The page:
Samsung used to have one killer draw: Its premium, big-screen devices. It offered a smartphone experience that even Apple — with its paltry-size iPhones, at least until 2014 — couldn’t match. But then the iPhone 6 and 6 Plus came out, and those phone have consistently stolen share from Samsung. The Cupertino company enjoyed the most profitable quarter of any company ever, while Samsung’s profits cratered.
There’s very little incentive for someone to buy a $650 Samsung phone over a $300 Xiaomi phone, especially in developing countries like China where most people can’t afford a high-end phones. And if someone does want to spend $650 or more, they’re better off buying an iPhone, which has a unique experience you can’t find on other phones. In fact, Apple has been crushing it in China since releasing the new big-screen iPhone 6 and iPhone 6 Plus.
These two drivers, in a nutshell, are behind Samsung’s recent decline. It lost its big-display advantage, and low-cost Chinese and Indian vendors have improved their quality, offering consumers higher value for the price. Additionally, it discarded two of its differentiators (removable battery, memory card slot) without replacing them with anything compelling. And it kept two additional ones (curved display, waterproof-ness) exclusive to other models. It stripped and divided its advantages.
And there are some deeper reasons for this
More importantly, though, Samsung didn’t build a consumer base as loyal as Apple’s. It had better products than some competitors, but often suffered from feature bloat, poor features, or complexity. So, while Apple retained loyal users even when it lacked big displays, and even when rivals offered good-enough alternatives, Samsung hasn’t been able to do the same. (At least not to the same degree.) And so now, when the company’s Galaxy S6 is lackluster, and when it hadn’t manufactured enough curved display Edge models, it didn’t have the loyal consumer base to survive unscathed. There’s a reason why Apple CEO Tim Cook mentioned the term “switchers” (consumers switching to Apple) in the last Apple earnings call: Samsung and other mobile handset companies have failed to build meaningful loyalty in their high-value consumers.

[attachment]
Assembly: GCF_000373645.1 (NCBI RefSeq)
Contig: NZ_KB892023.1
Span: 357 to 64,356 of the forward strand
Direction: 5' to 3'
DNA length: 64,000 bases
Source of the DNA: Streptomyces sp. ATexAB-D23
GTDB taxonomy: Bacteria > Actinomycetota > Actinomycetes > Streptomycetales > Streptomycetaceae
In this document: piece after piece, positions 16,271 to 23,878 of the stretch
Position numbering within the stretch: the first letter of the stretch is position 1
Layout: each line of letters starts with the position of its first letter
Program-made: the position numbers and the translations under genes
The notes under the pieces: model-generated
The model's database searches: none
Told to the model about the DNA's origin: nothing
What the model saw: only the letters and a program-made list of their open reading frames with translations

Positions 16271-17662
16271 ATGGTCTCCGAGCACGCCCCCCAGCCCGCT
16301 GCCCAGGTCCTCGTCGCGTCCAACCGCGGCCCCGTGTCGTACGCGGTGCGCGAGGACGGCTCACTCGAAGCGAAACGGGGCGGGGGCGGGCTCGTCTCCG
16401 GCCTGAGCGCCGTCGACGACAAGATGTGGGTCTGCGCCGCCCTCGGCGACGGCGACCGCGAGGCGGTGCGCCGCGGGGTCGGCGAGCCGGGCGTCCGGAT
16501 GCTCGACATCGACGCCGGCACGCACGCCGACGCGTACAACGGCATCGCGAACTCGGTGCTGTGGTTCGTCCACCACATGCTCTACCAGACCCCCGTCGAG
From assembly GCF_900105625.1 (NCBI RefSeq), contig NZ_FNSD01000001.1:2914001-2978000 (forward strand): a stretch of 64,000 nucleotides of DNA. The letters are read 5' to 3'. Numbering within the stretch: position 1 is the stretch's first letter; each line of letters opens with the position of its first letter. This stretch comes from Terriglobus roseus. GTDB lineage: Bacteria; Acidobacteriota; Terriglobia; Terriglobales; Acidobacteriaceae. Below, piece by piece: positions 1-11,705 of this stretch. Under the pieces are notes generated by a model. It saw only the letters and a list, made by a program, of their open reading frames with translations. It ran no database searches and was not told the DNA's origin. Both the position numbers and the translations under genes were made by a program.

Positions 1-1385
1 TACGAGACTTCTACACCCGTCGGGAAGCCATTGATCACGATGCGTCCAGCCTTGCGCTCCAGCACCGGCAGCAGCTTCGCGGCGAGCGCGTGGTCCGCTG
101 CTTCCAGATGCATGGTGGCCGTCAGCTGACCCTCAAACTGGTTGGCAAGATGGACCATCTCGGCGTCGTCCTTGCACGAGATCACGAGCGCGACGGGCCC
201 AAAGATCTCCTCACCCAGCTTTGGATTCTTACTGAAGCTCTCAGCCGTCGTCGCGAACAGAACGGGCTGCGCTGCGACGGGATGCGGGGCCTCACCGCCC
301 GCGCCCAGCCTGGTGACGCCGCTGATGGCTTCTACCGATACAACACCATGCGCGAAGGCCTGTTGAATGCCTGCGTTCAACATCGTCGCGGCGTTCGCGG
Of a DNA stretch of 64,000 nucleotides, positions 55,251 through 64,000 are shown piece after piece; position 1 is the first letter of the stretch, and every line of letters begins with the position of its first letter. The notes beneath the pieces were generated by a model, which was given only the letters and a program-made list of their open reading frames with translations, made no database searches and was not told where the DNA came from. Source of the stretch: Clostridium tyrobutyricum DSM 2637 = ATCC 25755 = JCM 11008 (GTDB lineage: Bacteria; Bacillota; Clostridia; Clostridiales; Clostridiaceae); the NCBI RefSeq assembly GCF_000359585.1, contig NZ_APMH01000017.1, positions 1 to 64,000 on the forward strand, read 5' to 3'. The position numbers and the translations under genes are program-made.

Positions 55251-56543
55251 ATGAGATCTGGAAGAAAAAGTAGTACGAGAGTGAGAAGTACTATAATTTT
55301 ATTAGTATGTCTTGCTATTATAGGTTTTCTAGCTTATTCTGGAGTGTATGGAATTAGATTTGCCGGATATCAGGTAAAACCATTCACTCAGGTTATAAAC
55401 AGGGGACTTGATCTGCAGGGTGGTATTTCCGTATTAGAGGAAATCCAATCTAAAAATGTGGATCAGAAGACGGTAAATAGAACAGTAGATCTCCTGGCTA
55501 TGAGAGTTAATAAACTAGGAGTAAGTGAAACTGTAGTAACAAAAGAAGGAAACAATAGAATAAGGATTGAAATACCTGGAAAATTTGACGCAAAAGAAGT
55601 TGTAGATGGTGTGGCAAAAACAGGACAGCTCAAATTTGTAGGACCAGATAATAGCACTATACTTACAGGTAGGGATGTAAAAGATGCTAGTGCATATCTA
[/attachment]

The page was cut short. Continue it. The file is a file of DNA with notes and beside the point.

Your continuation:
Poor product management doesn’t linger for years without poor leadership
And there are some deeper reasons for this. The first: poor product management. Too many features, too little product definition. But poor product management doesn’t linger for years without poor leadership. And that is the root cause of Samsung’s decline. Poor leadership allowed the mis-use of Samsung’s capabilities:
- Ability to offer excellent build quality / but in practice, models used creaky plastic
- Curved displays / employed for side-UI purposes, rather than something more compelling
- Excellent display quality / negated by over-saturated color settings
- Excellent camera quality / bogged down by frivolous camera features
- Ability to master the latest CPUs / marred by benchmark cheating scandals
- An army of software engineers / wasted on paper thin or me-too features
- A second army of software engineers / cast off to work on the Tizen OS
- An army of hardware engineers / without the leadership to respond to Xiaomi
- An army of research engineers / whose ideas are released too early and all at once
- An army of designers / whose ideas count less than the opinion of the business administrator
- Huge marketing budget / applied to, often, soul-less commercials
This is what lack of product management and lack of leadership looks like.
And if Samsung’s efforts in the next mobile device era are any indication (too many models; not enough refinement), things could get worse before they get better.